General Resume Advice
- Objectives are not necessary unless you don’t know what you need. Well, it’s obvious (you’re in the industry, and you need a job). If it’s not (because you’re changing careers, industries, or anything) then, you can write a short description like what inspired you to switch into software engineering.
- Summaries are not always necessary. Those that want to reduce a long career description to a more concise snippet are the only ones that need to include summaries. You don’t need to include a summary if you have a one-page resume.
- Include “[X] Citizen” on your resume if you’re a citizen of the country you’re job searching. The tech industry has allowed a lot of people to work internationally or overseas away from their home country. If you have the advantage of having the right to work, help the recruiter identify that.
- If you’ve got less than ten years of experience, always target a one-page resume. It will look strange and awkward for a fresh graduate to have a three-page resume. The recruiter will likely smell something fishy or think your resume is a lot of fluff. Tweak the content of your resume and focus on your relevant achievements instead of listing out everything you’ve done.
- Arrange sections by importance and strength of your information. A typical resume will include your name and contact info at the top, followed by a skills section and an experience section. Many people with excellent projects or publications often include a projects section or a publications section. If you’re a current student or a fresh graduate, an education section should be at the top of your resume. If not, the education section should be at the bottom of your resume.
- Make your resume simple. Don’t apply some crazy graphic design or include fancy charts and fonts in your resume. Just present the information in a simple form.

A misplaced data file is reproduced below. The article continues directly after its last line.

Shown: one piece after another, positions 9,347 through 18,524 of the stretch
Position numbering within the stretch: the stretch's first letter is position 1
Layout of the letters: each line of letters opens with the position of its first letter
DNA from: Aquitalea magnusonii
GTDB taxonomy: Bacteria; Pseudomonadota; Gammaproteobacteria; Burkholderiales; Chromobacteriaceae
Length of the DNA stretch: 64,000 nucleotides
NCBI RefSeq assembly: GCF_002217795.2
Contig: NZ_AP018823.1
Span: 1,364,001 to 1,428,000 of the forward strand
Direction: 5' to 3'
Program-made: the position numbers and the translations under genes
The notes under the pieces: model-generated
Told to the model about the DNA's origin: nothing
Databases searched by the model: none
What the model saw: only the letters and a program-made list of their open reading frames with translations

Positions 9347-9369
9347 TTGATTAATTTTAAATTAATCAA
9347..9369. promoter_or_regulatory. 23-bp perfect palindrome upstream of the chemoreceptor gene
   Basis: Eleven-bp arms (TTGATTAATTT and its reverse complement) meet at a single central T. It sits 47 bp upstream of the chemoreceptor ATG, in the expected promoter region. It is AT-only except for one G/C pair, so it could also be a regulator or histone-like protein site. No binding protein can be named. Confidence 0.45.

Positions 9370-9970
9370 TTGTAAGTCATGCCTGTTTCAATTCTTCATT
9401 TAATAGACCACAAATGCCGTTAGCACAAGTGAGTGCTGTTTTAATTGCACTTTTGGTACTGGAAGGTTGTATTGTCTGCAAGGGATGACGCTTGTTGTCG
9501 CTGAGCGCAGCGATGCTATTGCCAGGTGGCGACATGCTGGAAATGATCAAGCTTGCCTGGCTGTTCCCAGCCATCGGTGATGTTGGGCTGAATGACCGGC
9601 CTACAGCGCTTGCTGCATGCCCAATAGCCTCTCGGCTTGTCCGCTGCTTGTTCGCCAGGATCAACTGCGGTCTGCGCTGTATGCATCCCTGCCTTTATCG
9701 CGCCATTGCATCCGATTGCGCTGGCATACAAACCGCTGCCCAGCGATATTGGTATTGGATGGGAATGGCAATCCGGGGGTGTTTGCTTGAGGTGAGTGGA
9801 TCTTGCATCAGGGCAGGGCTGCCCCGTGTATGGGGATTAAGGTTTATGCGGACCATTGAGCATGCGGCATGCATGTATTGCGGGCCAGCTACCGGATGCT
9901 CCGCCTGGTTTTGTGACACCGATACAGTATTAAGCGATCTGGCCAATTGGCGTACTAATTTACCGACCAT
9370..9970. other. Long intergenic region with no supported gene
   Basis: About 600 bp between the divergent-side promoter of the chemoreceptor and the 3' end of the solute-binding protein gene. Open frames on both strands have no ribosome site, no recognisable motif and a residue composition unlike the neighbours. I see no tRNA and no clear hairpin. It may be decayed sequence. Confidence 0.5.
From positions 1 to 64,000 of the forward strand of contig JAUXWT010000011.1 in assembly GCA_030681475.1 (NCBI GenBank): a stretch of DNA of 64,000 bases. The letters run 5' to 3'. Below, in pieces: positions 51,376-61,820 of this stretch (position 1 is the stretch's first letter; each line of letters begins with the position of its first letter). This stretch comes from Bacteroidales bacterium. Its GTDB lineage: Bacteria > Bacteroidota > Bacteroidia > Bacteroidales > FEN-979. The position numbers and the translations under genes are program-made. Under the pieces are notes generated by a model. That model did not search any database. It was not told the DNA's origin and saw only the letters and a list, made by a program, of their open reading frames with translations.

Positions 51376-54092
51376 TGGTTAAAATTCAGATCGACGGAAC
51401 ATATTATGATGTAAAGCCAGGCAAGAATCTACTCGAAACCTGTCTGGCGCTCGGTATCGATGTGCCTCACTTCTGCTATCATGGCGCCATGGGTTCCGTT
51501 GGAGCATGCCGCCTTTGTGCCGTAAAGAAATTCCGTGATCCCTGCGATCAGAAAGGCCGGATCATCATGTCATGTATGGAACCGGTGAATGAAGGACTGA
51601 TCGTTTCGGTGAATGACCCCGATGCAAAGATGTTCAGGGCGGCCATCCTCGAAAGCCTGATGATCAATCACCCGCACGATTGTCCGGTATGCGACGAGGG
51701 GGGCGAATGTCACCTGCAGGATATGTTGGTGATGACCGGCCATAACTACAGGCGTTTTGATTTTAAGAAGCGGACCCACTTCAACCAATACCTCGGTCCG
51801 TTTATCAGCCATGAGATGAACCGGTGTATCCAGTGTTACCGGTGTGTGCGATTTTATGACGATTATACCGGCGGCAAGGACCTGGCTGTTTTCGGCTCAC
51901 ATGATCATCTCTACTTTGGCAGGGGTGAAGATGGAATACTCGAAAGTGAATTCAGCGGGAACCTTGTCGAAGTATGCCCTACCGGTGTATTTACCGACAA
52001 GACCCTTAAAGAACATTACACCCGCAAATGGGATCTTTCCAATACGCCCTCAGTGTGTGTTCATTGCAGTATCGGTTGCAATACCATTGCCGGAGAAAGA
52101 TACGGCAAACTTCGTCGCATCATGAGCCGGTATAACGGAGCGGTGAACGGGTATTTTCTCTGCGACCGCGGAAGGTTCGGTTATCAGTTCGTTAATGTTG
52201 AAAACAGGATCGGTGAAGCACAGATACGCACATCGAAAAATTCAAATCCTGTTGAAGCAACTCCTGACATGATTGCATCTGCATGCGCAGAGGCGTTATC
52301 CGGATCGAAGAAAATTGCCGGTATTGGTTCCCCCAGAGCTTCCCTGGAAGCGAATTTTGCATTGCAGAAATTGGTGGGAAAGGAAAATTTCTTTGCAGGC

- Emphasize the details and achievements of your works and achievements. Describing your works with just “Fixed bugs for team’s primary application” doesn’t make any sense. You should be able to explain: how your works helped your team or company, the impressive technical problems you’ve solved, the technologies or frameworks you used, and more. Including specific numbers (“Wrote application that saved 12 hours per week in manual QA time”) is good and recommended.
- Remove the fluff. Information like school activities, hobbies, and the likes, are not needed. But you can include something relevant like winning a CS-related competition, or volunteer work in CS, as the first thing on the chopping block. Remove non-relevant details.
- Send your resume in a text parsable format (for example, a .doc file). Many large companies often use ATS (Applicant Tracking Software) to manage and filter resumes. Your resume is unlikely to appear in searches if it’s in an image or rasterized PDF format.
- Your resume should be legible in grayscale print on 8.5” by 11” paper. Companies would like to print your resume for a secondary interview or screening, so it’s embarrassing to submit a resume with narrow margins or faded graphics because of the black-and-white toner of the printer. Don’t use formats that can resize your resume for the paper. It will make your fonts smaller and not visible to read.
Name, Contact Info, and Links
- Let your name be clearly shown in large bold font at the top of your resume. Including “Resume” is not needed.
- Many people prefer putting down just their name, phone number, and email address without including their physical address. Some prefer using their phone number and email address they often use when job searching. Whichever way you choose to present your details, make sure your name and contact info are prominently shown at the top of your resume.
- Include your GitHub or LinkedIn link near your contact info at the top.
- If you have any languages, tools, or software that you’re comfortable with, outline them in order of their proficiency. (For example, beginner, intermediate, and expert).
- If you have many languages, tools, or software, break down your skills list.
- Note that all the things you include in your resume are fair game during an interview. Be sincere with anything you put in your resume because you may need to prove them.
Experience and Projects
- Give a good description of what you’ve created or worked on, things you did specifically or technically contributed to, and the languages you used to create the program, app, or software.
- Add the start and end dates for each job (Oct 2020 — May 2021).